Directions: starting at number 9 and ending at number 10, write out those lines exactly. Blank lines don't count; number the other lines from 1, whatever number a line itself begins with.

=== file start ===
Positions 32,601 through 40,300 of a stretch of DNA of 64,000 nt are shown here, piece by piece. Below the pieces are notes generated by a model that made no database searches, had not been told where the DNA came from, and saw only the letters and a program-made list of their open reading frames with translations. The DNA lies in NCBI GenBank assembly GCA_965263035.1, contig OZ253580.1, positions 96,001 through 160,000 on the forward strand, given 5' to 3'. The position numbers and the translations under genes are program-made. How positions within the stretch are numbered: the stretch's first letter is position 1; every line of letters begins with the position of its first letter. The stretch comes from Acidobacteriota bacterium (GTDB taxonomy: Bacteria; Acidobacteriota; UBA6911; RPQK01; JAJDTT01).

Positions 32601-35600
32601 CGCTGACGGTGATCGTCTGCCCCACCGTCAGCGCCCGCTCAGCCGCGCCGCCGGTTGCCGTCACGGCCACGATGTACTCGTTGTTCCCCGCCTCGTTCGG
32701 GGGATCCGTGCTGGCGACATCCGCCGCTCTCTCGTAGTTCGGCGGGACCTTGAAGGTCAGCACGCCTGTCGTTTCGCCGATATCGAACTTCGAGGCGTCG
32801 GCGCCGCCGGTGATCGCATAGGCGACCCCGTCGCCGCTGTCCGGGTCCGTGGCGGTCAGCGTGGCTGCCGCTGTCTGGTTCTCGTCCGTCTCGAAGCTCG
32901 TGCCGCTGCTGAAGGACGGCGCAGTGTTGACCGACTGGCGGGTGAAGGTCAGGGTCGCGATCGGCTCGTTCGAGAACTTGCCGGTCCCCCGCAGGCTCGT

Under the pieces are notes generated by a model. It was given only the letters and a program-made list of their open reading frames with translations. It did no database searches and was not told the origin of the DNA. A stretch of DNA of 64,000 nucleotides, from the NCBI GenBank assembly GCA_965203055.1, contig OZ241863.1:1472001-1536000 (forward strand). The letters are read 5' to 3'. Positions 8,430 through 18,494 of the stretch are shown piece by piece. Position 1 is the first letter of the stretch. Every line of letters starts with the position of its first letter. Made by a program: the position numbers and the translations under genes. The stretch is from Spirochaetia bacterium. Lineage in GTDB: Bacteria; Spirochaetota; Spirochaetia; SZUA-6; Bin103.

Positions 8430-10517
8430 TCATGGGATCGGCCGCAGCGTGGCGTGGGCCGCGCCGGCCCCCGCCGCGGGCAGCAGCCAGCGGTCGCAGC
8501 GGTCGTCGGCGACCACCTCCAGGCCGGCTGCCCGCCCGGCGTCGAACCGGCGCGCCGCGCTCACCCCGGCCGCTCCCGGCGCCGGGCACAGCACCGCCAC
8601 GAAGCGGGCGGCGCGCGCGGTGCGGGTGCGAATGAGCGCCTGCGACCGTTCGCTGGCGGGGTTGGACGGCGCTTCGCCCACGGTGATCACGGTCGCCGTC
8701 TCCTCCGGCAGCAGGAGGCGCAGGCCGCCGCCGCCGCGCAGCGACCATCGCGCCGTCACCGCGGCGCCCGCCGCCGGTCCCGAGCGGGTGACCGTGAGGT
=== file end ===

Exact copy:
8430 TCATGGGATCGGCCGCAGCGTGGCGTGGGCCGCGCCGGCCCCCGCCGCGGGCAGCAGCCAGCGGTCGCAGC
8501 GGTCGTCGGCGACCACCTCCAGGCCGGCTGCCCGCCCGGCGTCGAACCGGCGCGCCGCGCTCACCCCGGCCGCTCCCGGCGCCGGGCACAGCACCGCCAC